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What defines a successful project? People will often ask some of the questions below to decide if the project was a success:

  • Was the project completed on time and on budget?
  • Did the project produce the deliverables it was meant to?
  • Did the project provide its targeted Return on Investment after launch?
  • Did the project cause disruptions to the business prior to, during and after launch?

While these are all important questions to ask, there is something much more important. A condition that, if met, enables all of the above and much more.

So, what is that secret ingredient and how do you get it?

In my consulting experience, I would directly attribute the success of any project to one underlying factor: the engagement of people.

Regardless of the project, company or industry you are working in, you are in the people business. And the success of any project is reliant on their engagement to establish a clear understanding of the business, its processes and inner workings; identify the improvement opportunities; and effectively implement changes. As the engagement and involvement of people increases in a project, so does their ability to contribute, accept and embrace project outcomes.

Looking back at my own career and why I joined Propel Solutions, my decision was driven by alignment in our values: We value the power of engagement, and we put people first.

Putting People First

At Propel, we take pride in our approach which puts people first and ensures that they are supported throughout the project.

Our starting point for any project is the kick-off meeting. During this meeting, we bring together stakeholders from business areas we will be working with, and our goal is to inform this group about what they can expect from our team and our approach during the project. We also use this opportunity to lay out a non-negotiable expectation of everyone there: “to play an active part in our process!”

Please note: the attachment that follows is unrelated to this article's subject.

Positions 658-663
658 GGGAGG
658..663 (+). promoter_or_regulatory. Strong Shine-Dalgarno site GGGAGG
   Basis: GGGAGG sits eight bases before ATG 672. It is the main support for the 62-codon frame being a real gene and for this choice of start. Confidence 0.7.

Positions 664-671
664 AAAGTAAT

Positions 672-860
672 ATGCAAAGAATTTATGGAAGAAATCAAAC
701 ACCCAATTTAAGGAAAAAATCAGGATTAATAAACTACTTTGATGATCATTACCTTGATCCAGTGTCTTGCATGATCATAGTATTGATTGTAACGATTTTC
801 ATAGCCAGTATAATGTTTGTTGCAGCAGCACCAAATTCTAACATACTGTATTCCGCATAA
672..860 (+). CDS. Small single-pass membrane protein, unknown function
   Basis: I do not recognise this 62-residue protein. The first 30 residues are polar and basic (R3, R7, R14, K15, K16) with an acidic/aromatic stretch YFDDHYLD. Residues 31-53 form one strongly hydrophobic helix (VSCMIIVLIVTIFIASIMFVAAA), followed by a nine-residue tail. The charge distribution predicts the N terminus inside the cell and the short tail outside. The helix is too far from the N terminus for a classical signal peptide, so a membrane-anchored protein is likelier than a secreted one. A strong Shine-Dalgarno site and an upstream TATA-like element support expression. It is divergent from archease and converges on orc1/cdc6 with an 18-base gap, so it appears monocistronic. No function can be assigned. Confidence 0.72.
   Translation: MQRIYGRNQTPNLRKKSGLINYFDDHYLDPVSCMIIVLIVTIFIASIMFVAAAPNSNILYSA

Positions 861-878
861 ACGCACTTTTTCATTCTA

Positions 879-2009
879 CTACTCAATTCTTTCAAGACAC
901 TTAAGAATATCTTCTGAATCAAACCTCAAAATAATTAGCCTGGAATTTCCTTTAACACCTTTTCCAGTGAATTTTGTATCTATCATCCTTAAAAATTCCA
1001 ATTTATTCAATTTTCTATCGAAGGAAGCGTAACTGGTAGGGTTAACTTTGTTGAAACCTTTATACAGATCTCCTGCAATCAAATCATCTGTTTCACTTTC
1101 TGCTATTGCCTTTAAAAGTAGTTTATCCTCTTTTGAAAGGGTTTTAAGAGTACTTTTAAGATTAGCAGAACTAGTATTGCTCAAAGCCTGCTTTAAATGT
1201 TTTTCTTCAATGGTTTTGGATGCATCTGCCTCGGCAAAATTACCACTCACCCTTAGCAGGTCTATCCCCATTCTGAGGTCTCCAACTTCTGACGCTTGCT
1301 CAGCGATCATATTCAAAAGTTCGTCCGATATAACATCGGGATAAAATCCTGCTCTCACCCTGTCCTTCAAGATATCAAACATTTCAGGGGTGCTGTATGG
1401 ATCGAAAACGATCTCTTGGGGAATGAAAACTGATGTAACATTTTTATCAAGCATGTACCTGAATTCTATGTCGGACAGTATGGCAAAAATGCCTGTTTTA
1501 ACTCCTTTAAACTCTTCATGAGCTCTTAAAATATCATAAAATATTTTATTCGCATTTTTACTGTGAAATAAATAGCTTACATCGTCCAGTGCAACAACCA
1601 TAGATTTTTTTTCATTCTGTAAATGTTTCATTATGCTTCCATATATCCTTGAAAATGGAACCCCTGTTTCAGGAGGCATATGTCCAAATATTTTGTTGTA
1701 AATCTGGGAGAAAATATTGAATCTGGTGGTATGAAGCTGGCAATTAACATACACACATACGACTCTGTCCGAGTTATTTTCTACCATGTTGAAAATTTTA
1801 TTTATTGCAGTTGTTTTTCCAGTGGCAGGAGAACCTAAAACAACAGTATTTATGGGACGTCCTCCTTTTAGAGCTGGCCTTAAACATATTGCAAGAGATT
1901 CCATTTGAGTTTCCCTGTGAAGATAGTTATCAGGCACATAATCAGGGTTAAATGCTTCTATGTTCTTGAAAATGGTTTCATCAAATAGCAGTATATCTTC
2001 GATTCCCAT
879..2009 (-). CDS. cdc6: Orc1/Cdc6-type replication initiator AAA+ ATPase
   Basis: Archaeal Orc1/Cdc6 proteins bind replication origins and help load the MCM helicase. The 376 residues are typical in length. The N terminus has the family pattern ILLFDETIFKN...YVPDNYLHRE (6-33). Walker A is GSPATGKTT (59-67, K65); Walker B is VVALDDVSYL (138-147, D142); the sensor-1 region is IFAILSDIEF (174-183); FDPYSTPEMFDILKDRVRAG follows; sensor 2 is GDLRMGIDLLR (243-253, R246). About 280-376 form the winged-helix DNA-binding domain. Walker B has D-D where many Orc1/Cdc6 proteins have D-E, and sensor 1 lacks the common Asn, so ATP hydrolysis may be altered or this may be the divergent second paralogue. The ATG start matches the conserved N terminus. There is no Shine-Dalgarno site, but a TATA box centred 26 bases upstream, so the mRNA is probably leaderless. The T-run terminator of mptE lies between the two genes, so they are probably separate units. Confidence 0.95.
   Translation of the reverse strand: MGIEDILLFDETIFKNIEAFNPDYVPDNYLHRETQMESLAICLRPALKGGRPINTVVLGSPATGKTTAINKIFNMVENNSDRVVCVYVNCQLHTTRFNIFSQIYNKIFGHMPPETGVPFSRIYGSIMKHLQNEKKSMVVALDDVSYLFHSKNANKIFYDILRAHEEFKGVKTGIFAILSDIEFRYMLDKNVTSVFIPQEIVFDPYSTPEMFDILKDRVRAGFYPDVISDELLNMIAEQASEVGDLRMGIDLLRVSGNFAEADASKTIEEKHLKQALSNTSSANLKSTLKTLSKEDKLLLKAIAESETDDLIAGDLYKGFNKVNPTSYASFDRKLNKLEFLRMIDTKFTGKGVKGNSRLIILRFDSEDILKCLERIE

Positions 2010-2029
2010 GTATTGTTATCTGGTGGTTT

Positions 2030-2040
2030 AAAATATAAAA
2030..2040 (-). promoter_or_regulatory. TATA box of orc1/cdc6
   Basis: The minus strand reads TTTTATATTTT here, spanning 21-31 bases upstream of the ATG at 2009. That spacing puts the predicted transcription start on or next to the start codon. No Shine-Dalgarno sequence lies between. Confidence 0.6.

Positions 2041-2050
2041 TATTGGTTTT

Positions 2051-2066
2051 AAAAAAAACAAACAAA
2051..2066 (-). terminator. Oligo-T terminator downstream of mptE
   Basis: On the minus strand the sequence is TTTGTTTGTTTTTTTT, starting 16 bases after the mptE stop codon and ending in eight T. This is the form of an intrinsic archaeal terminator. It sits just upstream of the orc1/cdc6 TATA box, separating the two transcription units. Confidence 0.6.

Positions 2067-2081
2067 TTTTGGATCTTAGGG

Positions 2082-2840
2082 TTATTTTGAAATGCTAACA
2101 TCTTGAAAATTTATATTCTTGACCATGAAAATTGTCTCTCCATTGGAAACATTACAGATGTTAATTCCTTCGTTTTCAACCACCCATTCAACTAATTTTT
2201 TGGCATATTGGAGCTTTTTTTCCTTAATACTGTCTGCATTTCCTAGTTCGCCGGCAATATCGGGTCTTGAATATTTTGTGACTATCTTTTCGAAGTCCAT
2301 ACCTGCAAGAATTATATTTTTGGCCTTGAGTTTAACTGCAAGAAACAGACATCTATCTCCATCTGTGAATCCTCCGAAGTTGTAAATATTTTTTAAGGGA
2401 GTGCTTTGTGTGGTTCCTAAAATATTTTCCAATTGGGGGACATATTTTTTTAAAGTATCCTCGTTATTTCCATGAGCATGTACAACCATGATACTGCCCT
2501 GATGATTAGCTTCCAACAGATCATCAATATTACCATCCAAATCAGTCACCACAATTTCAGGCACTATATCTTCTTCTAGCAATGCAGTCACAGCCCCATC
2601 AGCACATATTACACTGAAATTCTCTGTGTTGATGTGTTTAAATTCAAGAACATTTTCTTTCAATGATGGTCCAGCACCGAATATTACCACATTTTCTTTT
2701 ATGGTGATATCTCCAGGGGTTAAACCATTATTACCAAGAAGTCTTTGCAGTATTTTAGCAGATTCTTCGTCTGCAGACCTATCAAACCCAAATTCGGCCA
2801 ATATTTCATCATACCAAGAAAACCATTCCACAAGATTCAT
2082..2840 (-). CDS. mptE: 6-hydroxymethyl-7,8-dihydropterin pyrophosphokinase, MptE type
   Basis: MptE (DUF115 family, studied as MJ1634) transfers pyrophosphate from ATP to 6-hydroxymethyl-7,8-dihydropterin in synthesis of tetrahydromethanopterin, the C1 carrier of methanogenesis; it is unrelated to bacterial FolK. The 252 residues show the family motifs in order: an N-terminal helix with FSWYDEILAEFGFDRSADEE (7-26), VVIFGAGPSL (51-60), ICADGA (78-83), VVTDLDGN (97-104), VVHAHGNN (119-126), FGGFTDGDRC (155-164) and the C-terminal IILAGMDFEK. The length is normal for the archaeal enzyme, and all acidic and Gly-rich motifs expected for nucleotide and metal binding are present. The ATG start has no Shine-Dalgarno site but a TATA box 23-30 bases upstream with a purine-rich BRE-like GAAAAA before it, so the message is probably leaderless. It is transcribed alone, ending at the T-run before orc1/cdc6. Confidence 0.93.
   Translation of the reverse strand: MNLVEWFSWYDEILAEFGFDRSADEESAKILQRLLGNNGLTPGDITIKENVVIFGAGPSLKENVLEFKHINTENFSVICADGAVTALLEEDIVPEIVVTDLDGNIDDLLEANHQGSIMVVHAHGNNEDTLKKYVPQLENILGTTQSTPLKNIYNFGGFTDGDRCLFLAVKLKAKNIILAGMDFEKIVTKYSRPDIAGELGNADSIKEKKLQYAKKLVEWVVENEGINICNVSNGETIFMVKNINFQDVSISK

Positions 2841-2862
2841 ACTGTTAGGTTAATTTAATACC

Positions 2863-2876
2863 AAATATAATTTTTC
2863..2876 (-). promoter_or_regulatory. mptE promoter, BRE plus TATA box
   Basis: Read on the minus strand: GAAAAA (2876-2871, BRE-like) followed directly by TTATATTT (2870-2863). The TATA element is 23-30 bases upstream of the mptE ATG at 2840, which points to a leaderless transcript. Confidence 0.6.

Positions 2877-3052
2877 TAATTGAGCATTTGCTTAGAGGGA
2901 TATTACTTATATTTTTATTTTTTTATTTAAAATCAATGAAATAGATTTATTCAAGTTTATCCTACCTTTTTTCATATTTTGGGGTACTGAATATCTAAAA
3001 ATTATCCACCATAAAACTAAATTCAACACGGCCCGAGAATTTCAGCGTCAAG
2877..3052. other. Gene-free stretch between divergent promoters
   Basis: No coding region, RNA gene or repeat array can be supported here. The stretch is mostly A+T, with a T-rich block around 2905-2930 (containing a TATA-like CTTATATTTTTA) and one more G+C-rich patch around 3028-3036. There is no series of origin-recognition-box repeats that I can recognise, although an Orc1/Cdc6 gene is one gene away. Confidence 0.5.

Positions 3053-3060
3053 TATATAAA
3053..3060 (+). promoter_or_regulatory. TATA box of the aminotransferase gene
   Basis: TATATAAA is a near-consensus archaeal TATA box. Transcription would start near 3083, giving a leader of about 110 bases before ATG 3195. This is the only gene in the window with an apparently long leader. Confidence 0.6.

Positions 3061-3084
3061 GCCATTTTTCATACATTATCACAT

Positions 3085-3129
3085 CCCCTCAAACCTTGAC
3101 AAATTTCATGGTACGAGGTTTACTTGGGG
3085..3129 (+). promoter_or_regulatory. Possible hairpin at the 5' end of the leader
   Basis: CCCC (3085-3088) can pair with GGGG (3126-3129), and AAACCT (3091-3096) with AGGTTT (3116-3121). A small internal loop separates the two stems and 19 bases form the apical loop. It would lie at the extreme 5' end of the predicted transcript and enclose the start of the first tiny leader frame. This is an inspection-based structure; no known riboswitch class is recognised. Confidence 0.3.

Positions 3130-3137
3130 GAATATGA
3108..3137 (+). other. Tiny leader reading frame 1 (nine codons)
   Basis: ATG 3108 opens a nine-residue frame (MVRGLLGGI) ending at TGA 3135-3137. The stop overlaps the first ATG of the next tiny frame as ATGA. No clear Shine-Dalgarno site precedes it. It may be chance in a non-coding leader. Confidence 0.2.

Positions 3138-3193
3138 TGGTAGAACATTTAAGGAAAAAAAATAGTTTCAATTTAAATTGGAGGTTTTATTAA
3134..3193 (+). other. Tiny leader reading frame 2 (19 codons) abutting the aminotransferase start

One of the things that differentiates our approach is our insistence on getting managers and the front-line to be involved, empowered, and given a voice.

So what are some ways that we drive the engagement of people in our projects?

  1. Process Mapping Workshops
    • Every cross-functional process map we produce comes from cross-functional workshops that bring together functional business area leaders. By having everyone in the room as we map the process, we are able to provide visibility into how the system operates and facilitate conversations about how processes can be improved. This increases the understanding of area leaders about how they fit into the business, and provides them the opportunity to work with their colleagues on improving the overall performance of the business.
  2. Process Map Critique Sessions
    • After the process maps are verified, we print them, post them on the wall and run process map critique workshops. Accompanied with the maps: some felt pens. Our goal at this stage is to ask people to review the maps and identify opportunities, constraints and pain points in processes. We are essentially asking people to tell us their ideas for improvement because we recognize that the front-line works with these processes everyday, and they are the ones that know best what needs to be changed. This provides an opportunity for everyone to play a role in the development of solutions, increasing their buy-in of the project.
  3. Process Observations
    • In our projects, we also complete observations to validate the process, activity times and identify other challenges that staff may face. This gives us with the chance to work alongside staff to understand and see their pain points first-hand. It also allows us to have more one-on-one conversations to learn more about the processes from the experts.
  4. Developing Method Changes
    • A large part of our projects centres around solving problems. Isn’t that why we’re there in the first place? Rest assured, that is exactly why we are there, however we do not do this on our own. We set up workshops and meetings with stakeholders, and collaboratively formulate solutions and implementation plans. This ensures their alignment with the needs and capabilities of the organization, and again increases buy-in from staff and builds momentum behind change efforts.

Throughout our diverse engagements, we introduce change. However, the one thing that is constant is our focus on building engagement of staff in our projects, and that is the key enabling factor to our success. If you would like to find out more about Propel’s approach to building staff engagement throughout the project, and the benefits it provides your firm throughout and after the project, please feel free to reach.

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